Skip to comments.How FSB/GRU supposedly "rogue" operations carry out killings (a disturbing Russian article) - part 6
Posted on 02/13/2007 8:37:18 PM PST by JadeEmperor
Who decides when to kill?
The technical aspects of extrajudicial retribution had been worked out well in Chechnya. There were thousands of Russian citizens who dissapeared without a trace there - sounds like whole new ways to uphold the law and order have been discovered. An ex-army officer, who had served in Chechnya had told me how people "dissapear", in such a way that neither their relatives nor the law enforcement agencies can find them. The captives are being interrogated under torture, then taken to a remote location, piled into 3-5 men pile and then blown up using a powerfull explosive charge. No identifiable part of the bodies remains. They are being effectively vaporized.
The secret directive which I had quoted does not say who and on what level reaches a decision to allow the physical elimination of a certain individual. According to our Constitution, only a court may determine if a person is guilty and the measure of punishment, but who does during these extrajudicial operations? A chief of some unit? Department? Service? Or someone even higher, depending on the status of the suspected criminal? And what kind of arguments are necessary to reach a death sentence?
A new way of fighting crime, which seemed so easy and simple, and what is more important, effective, has plunged the country into an even greater degree of lawlessness. Furthermore, it brought crime not into merely organizational, but a political level. Inside our country there was a series of high level murders, the circumstances of which either directly or indirectly point to the fact that they were carried out by specialists, who received specialized training at one point. The targets were either public persons, or persons whose means and influence were not widely advertised, but whose power was sufficient enough to affect certain circles of politics and business, either that or they had direct knowledge about the corruption of high level government officials. In many of those crimes the various "Spetznaz veterans associations" are implicated not only by the methods used, but by the behavior of law enforcement agencies during the subsequent investigations.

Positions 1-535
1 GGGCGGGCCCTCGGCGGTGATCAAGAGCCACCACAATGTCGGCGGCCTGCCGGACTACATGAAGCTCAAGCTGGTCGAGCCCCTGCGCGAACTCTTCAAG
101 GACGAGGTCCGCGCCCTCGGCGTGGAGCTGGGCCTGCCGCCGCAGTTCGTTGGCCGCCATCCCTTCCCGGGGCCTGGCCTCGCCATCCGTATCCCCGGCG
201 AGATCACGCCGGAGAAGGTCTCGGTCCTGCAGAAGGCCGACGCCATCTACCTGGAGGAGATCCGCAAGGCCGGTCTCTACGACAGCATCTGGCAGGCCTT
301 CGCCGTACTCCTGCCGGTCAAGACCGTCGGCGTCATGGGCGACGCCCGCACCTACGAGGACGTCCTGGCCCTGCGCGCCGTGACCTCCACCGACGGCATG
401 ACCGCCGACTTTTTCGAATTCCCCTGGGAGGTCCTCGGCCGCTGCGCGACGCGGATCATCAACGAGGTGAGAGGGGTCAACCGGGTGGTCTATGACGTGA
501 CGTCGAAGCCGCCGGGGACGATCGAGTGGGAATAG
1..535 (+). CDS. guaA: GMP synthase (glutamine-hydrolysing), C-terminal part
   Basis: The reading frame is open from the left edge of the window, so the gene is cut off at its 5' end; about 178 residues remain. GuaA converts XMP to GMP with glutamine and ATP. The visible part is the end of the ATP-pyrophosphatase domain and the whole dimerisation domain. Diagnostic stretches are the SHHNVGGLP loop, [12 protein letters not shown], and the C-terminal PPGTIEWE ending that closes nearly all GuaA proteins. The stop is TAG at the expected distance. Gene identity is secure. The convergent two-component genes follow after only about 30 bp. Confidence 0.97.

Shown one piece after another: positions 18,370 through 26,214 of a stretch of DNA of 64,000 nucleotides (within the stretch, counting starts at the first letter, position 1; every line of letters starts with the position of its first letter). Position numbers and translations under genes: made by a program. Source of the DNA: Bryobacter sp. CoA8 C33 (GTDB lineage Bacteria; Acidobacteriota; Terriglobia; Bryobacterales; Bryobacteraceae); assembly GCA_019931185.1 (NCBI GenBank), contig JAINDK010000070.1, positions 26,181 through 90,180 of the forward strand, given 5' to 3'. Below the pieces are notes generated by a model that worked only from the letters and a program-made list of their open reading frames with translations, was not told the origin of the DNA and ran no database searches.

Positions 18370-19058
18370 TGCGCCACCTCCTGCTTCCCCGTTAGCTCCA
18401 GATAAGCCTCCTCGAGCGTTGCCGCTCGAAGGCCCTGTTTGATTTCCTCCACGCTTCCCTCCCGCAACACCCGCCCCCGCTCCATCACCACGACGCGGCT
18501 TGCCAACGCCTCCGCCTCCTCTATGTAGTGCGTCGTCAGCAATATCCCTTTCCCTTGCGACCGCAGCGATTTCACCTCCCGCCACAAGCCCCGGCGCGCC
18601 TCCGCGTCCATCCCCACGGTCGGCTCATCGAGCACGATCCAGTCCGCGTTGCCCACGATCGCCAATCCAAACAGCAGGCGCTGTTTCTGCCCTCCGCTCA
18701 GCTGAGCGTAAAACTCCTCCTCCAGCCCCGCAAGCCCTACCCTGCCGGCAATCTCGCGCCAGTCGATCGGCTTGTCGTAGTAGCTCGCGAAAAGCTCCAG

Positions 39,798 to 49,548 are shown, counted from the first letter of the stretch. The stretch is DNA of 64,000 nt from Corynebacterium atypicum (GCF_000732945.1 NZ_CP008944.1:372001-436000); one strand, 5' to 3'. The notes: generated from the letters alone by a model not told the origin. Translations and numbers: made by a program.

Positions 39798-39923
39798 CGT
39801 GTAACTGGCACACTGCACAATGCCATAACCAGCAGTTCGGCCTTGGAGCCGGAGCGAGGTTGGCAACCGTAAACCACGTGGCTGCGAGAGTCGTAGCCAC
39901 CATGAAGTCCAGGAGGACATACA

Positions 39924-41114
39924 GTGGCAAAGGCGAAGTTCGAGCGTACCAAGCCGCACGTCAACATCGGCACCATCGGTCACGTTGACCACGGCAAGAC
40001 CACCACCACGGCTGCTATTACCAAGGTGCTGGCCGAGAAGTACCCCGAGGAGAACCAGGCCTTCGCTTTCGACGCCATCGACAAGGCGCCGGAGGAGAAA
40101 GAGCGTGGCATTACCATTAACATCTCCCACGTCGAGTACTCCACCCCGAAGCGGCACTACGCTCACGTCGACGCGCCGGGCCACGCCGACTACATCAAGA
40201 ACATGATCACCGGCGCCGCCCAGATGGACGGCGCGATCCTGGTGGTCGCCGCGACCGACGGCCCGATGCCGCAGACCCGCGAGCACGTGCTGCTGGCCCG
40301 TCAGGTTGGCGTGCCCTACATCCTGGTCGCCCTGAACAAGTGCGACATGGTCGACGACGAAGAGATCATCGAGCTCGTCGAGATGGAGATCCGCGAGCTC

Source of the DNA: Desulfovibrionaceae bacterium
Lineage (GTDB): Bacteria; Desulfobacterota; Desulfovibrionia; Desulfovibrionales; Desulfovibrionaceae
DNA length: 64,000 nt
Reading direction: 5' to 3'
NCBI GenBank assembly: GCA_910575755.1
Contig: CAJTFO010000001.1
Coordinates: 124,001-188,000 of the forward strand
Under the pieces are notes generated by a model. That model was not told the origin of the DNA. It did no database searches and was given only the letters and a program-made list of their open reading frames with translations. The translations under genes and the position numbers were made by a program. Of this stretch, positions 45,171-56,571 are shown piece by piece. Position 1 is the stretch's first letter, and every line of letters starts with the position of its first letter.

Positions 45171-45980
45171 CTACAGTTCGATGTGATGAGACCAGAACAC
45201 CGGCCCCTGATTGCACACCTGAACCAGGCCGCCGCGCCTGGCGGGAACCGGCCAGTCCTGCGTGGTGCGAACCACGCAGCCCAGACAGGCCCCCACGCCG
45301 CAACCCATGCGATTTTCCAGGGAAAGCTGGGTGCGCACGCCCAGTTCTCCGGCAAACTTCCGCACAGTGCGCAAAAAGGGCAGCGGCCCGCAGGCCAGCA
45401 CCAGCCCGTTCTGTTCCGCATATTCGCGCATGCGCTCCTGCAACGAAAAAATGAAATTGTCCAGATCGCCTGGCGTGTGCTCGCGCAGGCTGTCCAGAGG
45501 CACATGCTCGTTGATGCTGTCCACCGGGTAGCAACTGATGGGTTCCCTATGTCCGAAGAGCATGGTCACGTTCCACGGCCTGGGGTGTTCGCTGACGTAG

Tsepov was killed in Russia exactly the way Litvinenko was in London
We should remember the mysterious death (poison placed in the the phone receiver - comm. Jade Emperor) of a well known banker Ivan Kivilidi. I had a conversation with the head of the Institute of the Evolution of Morphology and Ecology of Animals, Efim Brodsky who had identified the poisionos substance, which was planted in the receiver of his telephone.
- It was a nerve agent, similar to sarin. - said the scientist. A rather exclusive substance. The exact type could be identified only by a specialist who had worked with in in a laboratory. It is possible to even tell who it might have been, because the labs that are cleared for that type of work are few and their staff are few and documented.
Why weren't they identified then? Why weren't they being looked for?
Two years ago there was yet another strange murder. We do mean Roman Tsepov, the head of a private security enterprise in St. Petersburg.
Tsepov was a very wealthy man and had nearly unlimited resources due to close friendship with people at the very top of the government. His power was feared.
In one of the reports, created by one of the government agencies in the early 90-s, which had come into my possession, Tsepov was identified as being behind extortion rackets on all the major commercial venues in St. Petersburg, including casinos, and was personally delivering the proceeds to a high-level FSB official in Moscow.